TEGUCIGALPA, Honduras — A Honduran official says the United States has taken away the diplomatic and tourist visas of 16 interim government officials.
Presidential spokeswoman Marcia de Villeda says Washington revoked the visas of 14 Supreme Court judges, the foreign relations secretary and the country’s attorney general.
De Villeda told reporters Saturday the visas were revoked Friday.
Honduran interim President Roberto Micheletti said earlier Saturday that his U.S. diplomatic and tourist visas had been revoked in response to the June 28 coup.
Micheletti said he had anticipated the action and called it “a sign of the pressure that the U.S. government is exerting on our country” to restore ousted leader Manuel Zelaya.
THIS IS A BREAKING NEWS UPDATE. Check back soon for further information. AP’s earlier story is below.
TEGUCIGALPA, Honduras (AP) — Honduras’ de facto president said Saturday that the United States has revoked his visas to pressure the Central American country to reinstate ousted leader Manuel Zelaya, exiled in a June 28 coup.
Roberto Micheletti said losing his diplomatic and tourist visas would not weaken his resolve against Zelaya’s return.
Honduran interim Information Minister Rene Zepeda told The Associated Press that the government expects the U.S. to revoke the visas of at least 1,000 more public officials “in the coming days.”
U.S. State Department spokesman Darby Holladay could not confirm whether Micheletti’s visas were revoked. Last week the U.S. cut off millions of dollars in aid to the Honduran government in response to Micheletti’s refusal to accept a mediated accord that would return Zelaya to power with limited authority until elections set for November.
“This is a sign of the pressure that the United States is exerting on our country,” Micheletti said Saturday on Radio station HRN.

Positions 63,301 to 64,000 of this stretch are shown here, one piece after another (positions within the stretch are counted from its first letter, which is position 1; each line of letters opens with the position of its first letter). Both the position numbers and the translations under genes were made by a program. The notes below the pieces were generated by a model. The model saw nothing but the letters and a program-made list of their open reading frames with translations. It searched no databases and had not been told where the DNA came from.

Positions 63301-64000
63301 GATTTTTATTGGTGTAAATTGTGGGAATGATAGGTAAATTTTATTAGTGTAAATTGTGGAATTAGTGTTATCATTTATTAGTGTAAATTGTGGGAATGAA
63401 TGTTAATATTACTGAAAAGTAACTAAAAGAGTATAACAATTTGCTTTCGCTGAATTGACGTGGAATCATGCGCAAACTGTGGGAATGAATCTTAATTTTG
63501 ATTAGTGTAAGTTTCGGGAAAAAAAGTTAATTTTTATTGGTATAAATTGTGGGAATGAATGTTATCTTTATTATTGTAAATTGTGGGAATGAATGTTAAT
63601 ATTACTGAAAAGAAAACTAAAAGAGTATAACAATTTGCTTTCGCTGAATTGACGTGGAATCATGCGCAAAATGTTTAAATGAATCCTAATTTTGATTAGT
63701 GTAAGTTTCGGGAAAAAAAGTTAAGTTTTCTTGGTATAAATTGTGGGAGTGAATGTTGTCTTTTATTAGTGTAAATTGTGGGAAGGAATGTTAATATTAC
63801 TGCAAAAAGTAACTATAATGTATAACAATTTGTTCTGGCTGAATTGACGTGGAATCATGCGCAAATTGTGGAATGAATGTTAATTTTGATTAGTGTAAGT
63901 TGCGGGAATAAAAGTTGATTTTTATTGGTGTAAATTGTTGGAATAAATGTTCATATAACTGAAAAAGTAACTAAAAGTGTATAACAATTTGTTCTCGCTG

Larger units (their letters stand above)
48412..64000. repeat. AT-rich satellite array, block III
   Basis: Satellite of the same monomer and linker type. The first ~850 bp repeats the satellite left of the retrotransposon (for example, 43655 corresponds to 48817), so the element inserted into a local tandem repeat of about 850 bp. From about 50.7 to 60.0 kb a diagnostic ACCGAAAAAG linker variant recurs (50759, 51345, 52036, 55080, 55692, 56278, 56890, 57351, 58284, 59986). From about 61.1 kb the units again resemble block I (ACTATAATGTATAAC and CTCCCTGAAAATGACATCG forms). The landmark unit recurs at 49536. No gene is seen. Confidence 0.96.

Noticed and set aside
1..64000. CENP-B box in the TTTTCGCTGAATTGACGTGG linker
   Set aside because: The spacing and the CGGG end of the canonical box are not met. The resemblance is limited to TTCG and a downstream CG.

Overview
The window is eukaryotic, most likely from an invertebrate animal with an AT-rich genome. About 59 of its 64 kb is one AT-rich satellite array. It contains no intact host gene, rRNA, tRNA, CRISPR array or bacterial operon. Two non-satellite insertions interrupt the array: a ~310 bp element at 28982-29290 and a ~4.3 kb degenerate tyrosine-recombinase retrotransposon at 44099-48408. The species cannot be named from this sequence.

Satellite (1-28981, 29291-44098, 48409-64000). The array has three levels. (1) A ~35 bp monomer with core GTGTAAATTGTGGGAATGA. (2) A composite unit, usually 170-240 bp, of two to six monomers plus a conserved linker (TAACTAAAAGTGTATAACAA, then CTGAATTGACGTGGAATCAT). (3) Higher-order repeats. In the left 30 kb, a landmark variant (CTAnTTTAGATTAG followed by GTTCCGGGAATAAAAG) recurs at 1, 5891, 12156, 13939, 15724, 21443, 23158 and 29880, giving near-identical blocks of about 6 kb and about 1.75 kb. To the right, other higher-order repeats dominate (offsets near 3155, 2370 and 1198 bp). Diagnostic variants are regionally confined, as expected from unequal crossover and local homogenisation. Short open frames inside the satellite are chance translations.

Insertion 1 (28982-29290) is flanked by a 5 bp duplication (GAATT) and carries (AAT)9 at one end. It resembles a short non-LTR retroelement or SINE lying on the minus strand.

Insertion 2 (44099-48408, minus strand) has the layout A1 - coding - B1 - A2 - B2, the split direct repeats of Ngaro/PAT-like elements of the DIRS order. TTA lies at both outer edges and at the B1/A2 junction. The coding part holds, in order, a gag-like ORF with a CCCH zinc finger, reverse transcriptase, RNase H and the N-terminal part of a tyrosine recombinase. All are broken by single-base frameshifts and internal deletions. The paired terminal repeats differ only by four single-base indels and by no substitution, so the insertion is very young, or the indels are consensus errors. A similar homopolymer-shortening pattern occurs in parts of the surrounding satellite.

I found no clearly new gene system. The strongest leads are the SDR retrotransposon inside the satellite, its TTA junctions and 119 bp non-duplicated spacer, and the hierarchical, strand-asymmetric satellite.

He said the move “changes nothing because I am not willing to take back what has happened in Honduras.”
There was no immediate reaction from Zelaya, who is currently in Nicaragua.
The San Jose accord was brokered by Costa Rican President Oscar Arias, who won the 1987 Nobel Peace Prize for his role in helping end Central America’s civil wars.
Washington recently revoked the U.S. visas of some of Micheletti’s Honduran allies and supporters. The U.S. also has stopped issuing most visas at its embassy in Tegucigalpa.
Micheletti said the other officials lost only their diplomatic visas, while he also had his tourist visa revoked.
“I’m OK because I expected the decision and I accept it with dignity … and without the least bit of resentment or anger at the United States because it is that country’s right,” he said.
However, Micheletti complained that the letter he received from the State Department addressed him as president of Congress, his position prior to Zelaya’s ouster, and not president of Honduras.
“It doesn’t even say ‘Mr. president of the republic’ or anything,” he said.
Micheletti reiterated that “the United States has always been a friend of Honduras and will continue being one forever, in spite of the actions it has taken.”
The eliminated U.S. aid includes more than $31 million in non-humanitarian assistance to Honduras, including $11 million remaining in a more than a $200 million, five-year assistance program run by the Millennium Challenge Corporation.